Environmental campaigners have persuaded a Court that it should not grant a draconian interim injunction seeking to ban protests against UK Oil and Gas PLC (UKOG) at a hearing before the Chief Master of the Chancery Division on 19 March 2018.
The campaigners are represented by Stephanie Harrison QC leading Timothy Baldwin and Stephen Simblet leading Anna Morris of the Garden Court Chambers Civil Liberties Team, instructed by Michael Oswald of Bhatt Murphy solicitors.
It was accepted that the campaigners are entitled to a full and fair opportunity to oppose UKOGs’ application. The Court has listed the campaigners application for a protected costs or cost capping order, and given time to prepare a defence and obtain evidence.
The issues raised by the campaigners made it “wholly unrealistic” for UKOG to pursue their interim injunction on 19 March 2018, the court ruled. The Court commented on the fact that the Claimants’ had many months to prepare their case, but were opposing any opportunity for the campaigners to prepare their case at all.
UKOG argued their application for an injunction was a “standard INEOS application” referring to a previous wide-ranging and controversial injunction granted against those opposing fracking in a number of sites in Yorkshire and elsewhere at the end of last year.
However, the court ruled the case could not go ahead, recognising that the order sought was very wide-ranging and exceptional.
The draft orders are brought against “persons unknown” and seek to prohibit entirely lawful acts by campaigners if the predominant intention was to injure UKOG’s economic interests. This would prohibit and potentially criminalise any campaign that would have adverse effects on a business, such as any contemporary environmental campaign that seeks, for example, to deter people from using plastic and switching to recyclable products or renewable energy.
If approved, the orders in the UKOG case would establish protest exclusion zones outside the UK Oil and Gas sites at Broadford Bridge and Markwells Wood in West Sussex and Horse Hill in Surrey and limit the regular action taken by local groups, such as ”cake at the gate” gatherings, to raise awareness of the dangers to the environment of UKOG’s commercial activities.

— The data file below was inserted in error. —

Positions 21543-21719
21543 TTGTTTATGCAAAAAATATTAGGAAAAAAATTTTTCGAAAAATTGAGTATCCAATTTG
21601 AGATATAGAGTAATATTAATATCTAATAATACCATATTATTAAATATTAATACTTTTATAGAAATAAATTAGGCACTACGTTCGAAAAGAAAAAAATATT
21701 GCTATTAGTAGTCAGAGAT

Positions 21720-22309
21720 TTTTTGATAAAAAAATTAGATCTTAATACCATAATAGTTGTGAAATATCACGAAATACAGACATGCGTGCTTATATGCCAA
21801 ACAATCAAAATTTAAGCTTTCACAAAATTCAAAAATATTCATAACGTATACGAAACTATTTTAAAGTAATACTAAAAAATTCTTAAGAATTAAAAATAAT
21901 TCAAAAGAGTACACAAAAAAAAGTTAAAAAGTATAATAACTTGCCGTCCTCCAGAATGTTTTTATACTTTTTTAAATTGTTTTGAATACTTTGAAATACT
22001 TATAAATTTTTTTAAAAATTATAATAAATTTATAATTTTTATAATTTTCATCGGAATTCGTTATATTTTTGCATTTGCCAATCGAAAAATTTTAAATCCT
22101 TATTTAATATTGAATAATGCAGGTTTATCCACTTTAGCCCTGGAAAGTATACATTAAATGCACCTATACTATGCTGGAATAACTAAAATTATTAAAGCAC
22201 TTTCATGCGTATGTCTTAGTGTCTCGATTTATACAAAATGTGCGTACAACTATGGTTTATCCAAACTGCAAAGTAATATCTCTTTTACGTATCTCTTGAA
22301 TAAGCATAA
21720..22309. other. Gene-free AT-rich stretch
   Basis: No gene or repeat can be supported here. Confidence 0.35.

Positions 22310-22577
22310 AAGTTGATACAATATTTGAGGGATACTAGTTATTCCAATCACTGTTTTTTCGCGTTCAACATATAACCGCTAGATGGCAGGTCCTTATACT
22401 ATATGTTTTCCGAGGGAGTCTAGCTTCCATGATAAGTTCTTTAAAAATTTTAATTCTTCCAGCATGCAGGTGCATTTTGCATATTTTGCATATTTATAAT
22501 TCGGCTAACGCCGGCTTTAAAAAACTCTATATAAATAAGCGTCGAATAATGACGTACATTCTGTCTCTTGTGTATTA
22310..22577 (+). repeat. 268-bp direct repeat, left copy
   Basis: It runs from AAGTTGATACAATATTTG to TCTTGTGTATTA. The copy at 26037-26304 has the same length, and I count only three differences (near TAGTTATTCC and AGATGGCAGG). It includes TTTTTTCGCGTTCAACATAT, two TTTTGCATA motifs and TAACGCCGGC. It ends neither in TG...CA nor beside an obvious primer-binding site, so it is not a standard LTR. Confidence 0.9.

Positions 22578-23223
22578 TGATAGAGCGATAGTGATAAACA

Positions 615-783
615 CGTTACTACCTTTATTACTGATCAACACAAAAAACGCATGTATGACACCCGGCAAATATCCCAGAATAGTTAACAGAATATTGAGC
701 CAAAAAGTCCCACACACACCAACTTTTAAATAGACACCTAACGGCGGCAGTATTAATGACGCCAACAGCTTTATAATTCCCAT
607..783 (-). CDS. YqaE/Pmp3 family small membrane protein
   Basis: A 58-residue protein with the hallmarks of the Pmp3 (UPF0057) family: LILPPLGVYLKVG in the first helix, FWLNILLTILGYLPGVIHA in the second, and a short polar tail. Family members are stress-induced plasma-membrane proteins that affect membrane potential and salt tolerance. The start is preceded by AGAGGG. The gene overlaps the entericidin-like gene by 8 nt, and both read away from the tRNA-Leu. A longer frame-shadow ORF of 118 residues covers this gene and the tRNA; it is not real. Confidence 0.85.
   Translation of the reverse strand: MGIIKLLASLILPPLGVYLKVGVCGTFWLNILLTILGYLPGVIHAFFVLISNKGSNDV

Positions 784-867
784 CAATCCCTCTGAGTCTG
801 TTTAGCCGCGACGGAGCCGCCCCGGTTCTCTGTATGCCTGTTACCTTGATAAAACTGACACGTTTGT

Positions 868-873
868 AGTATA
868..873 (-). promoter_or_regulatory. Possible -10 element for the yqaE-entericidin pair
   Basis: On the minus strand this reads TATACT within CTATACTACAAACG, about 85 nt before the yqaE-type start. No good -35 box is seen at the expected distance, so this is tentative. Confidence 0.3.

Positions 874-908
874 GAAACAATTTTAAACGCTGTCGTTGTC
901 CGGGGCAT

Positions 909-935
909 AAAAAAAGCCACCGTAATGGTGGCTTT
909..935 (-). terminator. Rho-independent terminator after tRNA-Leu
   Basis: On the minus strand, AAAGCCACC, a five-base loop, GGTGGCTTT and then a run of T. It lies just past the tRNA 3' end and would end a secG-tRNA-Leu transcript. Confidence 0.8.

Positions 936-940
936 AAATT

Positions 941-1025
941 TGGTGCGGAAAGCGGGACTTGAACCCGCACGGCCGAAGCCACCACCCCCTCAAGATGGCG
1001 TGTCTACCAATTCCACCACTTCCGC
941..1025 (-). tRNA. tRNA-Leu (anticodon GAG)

The injunction application has been widely condemned by campaigners and local communities affected. They fear powerful corporate firms are increasingly attempting to restrict freedom of speech and assembly. Furthermore, they fear these firms are seeking to bypass the local police, to prevent many forms of lawful protest and deter individuals and groups from participating in local campaigns with the threat of injunction, imprisonment for breach, and liability for excessive corporate costs of the litigation and damages.
The challenge against the injunction was argued on the following grounds:
- The without notice application and proceedings against persons unknown should not be permitted and are an abuse of process;
- The Claimants cannot establish a proper legal and evidential basis for the injunction at all, or in its wide and draconian terms;
- The injunction sought is incompatible with the rights of free speech and assembly under both the common law and Article 10 and 11 ECHR;
- In exercising its discretion, no injunction should be granted by the Court in light of the conduct of the Claimants, for example, in not informing the Court that it was in breach of its planning permission at the Markwells Wood site and in circumstances where the local authority have now issued enforcement proceedings.
The case has been adjourned until May 2018 when it will be heard by a High Court judge.